A Dementia friendly Australia, or are we?
“It’s our responsibility to strengthen the links of the community, otherwise we’re taking away the identity of people with dementia.” Professor Richard Fleming. To see the environment through the eyes of someone who is living with dementia is the only way to create dementia friendly communities. Professor Richard Fleming spoke to Alzheimer’s Australia in Canberra this month about shifting the environment to help explore the design principles that facilitate dementia friendly enabling environments.
Shifting Australia’s culture to better understand the environment for people with dementia is one of many challenges faced in today’s society. Professor Fleming emphasised the importance of not just shifting a culture but shifting attitudes within the broader community, including in acute, residential, community and disability care settings. His research demonstrated that when people with dementia have a sense of belonging and feel valued within their own community, it has a profound impact on their quality of life.
The Dementia Institute is developing a model to engage consumers in dementia research and better connect research outcomes with improved quality of life for people with dementia and their carers. Consumers provide the expertise of the lived experience of dementia by partnering and co-design programs of research, service solutions and approaches to the way consumers live with care so we can better understand how to develop a coherent and collaborative model to achieve the right outcomes.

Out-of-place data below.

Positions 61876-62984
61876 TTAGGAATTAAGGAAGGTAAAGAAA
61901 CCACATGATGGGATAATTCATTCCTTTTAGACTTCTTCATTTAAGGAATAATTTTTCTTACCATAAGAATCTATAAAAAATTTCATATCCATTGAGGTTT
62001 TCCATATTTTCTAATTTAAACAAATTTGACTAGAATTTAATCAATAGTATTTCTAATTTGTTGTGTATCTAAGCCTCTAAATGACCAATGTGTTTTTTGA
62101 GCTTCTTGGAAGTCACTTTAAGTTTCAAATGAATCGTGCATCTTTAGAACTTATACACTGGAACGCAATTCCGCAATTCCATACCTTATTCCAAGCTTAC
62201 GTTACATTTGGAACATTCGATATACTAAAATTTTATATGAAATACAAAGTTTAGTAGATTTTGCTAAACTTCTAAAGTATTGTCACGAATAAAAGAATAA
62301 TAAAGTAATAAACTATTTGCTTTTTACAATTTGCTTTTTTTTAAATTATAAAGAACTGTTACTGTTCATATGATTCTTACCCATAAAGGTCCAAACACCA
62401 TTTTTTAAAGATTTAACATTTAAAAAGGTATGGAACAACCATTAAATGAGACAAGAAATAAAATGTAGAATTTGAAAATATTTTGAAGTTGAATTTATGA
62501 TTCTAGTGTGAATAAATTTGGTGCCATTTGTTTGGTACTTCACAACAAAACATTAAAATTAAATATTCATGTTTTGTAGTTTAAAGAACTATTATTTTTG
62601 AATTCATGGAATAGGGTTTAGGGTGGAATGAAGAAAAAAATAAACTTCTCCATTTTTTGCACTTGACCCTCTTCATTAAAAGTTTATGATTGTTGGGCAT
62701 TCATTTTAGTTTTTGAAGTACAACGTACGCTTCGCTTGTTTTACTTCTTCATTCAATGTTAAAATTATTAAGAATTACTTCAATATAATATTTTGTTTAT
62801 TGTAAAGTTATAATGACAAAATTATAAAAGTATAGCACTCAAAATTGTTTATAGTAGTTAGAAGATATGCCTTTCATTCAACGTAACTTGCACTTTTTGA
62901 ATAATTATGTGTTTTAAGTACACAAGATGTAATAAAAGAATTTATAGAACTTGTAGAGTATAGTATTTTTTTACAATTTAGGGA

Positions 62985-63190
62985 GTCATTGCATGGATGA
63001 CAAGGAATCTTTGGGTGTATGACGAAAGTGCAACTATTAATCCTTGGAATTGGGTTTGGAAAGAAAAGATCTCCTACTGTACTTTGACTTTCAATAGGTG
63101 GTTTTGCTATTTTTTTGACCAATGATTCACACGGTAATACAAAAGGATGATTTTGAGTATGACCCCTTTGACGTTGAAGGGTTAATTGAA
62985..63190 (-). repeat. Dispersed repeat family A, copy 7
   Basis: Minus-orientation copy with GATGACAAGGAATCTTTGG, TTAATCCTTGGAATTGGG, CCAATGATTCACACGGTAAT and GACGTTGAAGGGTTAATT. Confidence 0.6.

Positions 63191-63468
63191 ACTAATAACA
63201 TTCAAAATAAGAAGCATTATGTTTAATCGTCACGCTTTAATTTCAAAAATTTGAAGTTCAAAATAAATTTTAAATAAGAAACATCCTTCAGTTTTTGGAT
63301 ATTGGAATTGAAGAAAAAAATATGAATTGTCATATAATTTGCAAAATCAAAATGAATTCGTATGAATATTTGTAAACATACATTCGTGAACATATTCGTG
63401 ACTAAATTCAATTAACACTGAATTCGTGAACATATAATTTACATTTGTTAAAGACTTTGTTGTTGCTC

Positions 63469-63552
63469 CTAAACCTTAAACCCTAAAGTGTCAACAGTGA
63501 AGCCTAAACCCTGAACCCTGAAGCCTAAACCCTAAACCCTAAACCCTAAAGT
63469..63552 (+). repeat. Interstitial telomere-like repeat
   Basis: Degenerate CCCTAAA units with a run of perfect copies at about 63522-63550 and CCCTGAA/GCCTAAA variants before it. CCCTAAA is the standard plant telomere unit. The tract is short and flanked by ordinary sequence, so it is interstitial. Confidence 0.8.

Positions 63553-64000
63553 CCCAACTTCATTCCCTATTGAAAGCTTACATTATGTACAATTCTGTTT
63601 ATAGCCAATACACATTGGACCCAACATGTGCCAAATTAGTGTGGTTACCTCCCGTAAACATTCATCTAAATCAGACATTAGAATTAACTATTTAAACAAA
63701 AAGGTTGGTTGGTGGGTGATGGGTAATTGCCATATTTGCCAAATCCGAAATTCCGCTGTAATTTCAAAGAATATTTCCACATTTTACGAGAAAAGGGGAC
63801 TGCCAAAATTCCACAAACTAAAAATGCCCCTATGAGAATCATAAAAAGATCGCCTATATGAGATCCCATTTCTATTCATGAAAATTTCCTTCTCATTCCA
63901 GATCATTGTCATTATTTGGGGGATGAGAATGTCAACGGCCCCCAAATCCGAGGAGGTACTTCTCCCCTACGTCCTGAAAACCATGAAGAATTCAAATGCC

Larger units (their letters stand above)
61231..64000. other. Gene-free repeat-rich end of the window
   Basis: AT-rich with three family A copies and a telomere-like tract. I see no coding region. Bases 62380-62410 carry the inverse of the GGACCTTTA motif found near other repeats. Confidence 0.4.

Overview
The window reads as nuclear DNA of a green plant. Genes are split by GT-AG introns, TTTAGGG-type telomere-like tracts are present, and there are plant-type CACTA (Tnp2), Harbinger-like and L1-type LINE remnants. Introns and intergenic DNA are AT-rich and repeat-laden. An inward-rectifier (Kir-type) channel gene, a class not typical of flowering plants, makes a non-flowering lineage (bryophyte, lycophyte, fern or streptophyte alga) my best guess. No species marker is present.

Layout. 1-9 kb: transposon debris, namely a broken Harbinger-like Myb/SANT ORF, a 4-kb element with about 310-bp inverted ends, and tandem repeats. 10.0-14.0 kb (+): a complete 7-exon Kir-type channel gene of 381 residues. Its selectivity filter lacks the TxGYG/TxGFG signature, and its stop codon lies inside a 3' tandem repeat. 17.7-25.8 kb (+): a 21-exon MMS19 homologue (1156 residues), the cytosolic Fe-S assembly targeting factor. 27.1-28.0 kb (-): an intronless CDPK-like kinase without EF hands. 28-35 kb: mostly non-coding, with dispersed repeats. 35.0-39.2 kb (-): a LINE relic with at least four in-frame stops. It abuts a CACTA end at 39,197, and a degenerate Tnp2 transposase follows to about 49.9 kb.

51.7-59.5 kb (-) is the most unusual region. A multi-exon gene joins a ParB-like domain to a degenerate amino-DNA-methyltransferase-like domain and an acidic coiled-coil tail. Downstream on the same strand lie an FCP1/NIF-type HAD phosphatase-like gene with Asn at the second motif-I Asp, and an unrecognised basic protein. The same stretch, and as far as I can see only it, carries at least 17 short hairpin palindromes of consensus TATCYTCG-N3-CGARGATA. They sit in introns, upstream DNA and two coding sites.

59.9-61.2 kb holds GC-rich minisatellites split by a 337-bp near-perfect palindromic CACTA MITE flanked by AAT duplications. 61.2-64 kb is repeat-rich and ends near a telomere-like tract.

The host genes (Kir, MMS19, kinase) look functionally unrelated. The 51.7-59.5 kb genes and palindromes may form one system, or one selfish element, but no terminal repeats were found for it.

The Dementia Institute Team
Meet the Expert Advisory Panel
The Dementia Institute Secretariat is advised by its Expert Advisory Panel. The Panel provides the dementia expertise to guide implementation of Dementia Institute priorities and ensure delivery of government objectives.
The panel includes:
Chair, Professor John McCallum, Director of the Dementia Institute; Professor Kaarin Anstey; Professor Annette Dobson; Dr Eleanor Flynn; Professor Jürgen Göetz; Ms Louise Heuzenroeder; Dr Stephen Judd; Dr Tammy Kimpton; Professor Ralph Martins; Professor Colin Masters; Professor Dimity Pond; Dr Mike Rungie; Professor Perminder Sachdev; Professor Graeme Samuel; Professor Peter Schofield; Dr Bernie Towler; Professor Robert Williamson; and Mr John Doull.
With such a diverse group of people, the panel will bring a range of expertise in discovery, biomedical, and clinical research; public and allied health, social, behavioural and economic research; health and aged care service delivery; consumer issues; business management; research translation and commercialisation; and government policy and public administration.
Diagnosed with dementia just 11-months ago, panel member Mr John Doull will provide invaluable insight and perspective of what life is like for people living with dementia.
John Doull’s story
Each week, there are more than 1,800 new cases of dementia in Australia; approximately one person every 6 minutes. In January this year John became one of the many new cases diagnosed with dementia.
“I knew my life was going to change. I’m comfortable with what I’ve got but I don’t know what my biggest fear is yet having dementia.”
“I’m not going to die tomorrow, it’s a disease you can live with for ten to twenty or thirty years. I’m hoping we would have found something to cure the disease by then.”